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"Gating" — the first ever documented case?

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It's been interesting watching (and hearing, sometimes directly and loudly) the strong reaction to the "gating" controversy that's erupted in Manitoba in recent days.

If anything, it's generated a lot of debate, awareness and attention towards the province's arrest-warrant backlog problem, police workload issues, and issues of procedural fairness for suspects in our courts and jails. 

I won't belabour things by reciting various reports outlining the practice and the issues it raises.

You can get caught up in five to 20 minutes by starting here, then going here, reading herehere and here and then checking out more on it in the Free Press in coming days.

Others, like former WPS Sgt. James Jewell also have strong opinions on the subject.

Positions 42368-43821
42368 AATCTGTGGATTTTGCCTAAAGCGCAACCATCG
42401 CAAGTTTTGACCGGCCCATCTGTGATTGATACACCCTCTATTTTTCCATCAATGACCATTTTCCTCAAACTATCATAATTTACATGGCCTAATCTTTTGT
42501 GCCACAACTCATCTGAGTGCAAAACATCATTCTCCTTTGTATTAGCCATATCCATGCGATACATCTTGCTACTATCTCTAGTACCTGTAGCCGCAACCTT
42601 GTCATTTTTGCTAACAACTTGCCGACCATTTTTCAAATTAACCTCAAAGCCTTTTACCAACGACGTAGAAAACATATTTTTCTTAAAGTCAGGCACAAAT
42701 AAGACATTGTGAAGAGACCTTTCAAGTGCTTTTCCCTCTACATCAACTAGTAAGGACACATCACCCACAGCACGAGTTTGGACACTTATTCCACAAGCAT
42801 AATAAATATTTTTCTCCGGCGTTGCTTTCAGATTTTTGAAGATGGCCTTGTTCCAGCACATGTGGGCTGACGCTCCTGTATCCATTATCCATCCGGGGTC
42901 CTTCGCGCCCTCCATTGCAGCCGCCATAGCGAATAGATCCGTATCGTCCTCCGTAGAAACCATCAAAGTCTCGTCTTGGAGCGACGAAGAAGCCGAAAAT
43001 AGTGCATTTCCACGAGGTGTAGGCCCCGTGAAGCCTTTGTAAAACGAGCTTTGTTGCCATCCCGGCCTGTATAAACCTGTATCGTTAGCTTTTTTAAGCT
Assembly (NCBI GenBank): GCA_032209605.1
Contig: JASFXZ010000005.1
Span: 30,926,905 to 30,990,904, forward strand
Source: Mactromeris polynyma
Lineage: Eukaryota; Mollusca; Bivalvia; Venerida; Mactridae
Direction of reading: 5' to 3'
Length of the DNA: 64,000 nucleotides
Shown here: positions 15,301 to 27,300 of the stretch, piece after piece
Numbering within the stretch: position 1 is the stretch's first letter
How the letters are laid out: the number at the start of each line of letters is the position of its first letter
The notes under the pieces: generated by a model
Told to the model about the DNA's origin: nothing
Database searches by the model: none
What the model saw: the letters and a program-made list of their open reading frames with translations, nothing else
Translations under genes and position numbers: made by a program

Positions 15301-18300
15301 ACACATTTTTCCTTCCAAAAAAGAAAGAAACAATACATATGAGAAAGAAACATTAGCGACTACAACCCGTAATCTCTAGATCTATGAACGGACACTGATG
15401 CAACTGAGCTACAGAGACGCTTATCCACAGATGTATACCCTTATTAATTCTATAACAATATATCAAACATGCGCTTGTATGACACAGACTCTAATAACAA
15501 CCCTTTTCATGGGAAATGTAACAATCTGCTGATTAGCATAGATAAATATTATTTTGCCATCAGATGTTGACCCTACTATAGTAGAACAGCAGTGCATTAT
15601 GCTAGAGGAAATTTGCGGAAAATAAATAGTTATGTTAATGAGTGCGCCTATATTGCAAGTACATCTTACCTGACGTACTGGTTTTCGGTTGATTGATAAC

A veteran Winnipeg lawyer emailed me yesterday to alert me to what may be the first published legal decision in Canada that references 'gating' as a practice.

Not one carried out by police, mind you, but by the National Parole Board, of all entities. 

It's interesting to me that the term exists in law. 

Here's the 1983 Ontario Court of Appeal decision on 'gating,' for the record (and the court found the practice out of bounds, BTW.)

1983canlii1677

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About James Turner

James Turner rejoined the Free Press as a justice-beat reporter in August 2013 after a number of years away working at other media outlets, including the Winnipeg Sun and CBC Manitoba.

A reporter in Winnipeg since 2005, he got his first taste of the justice beat as a former Free Press intern, then as the newspaper's police reporter from 2008-09.

Among the topics he's eager to cover are youth crime, street gangs, child-welfare and how the mental health and justice systems intersect.

An avid blogger and early adopter of Twitter, James (@heyjturner) loves to write long, much to the frustration of his editors.

He despises animal cruelty. He loves 80s music and his tubby labrador retriever.

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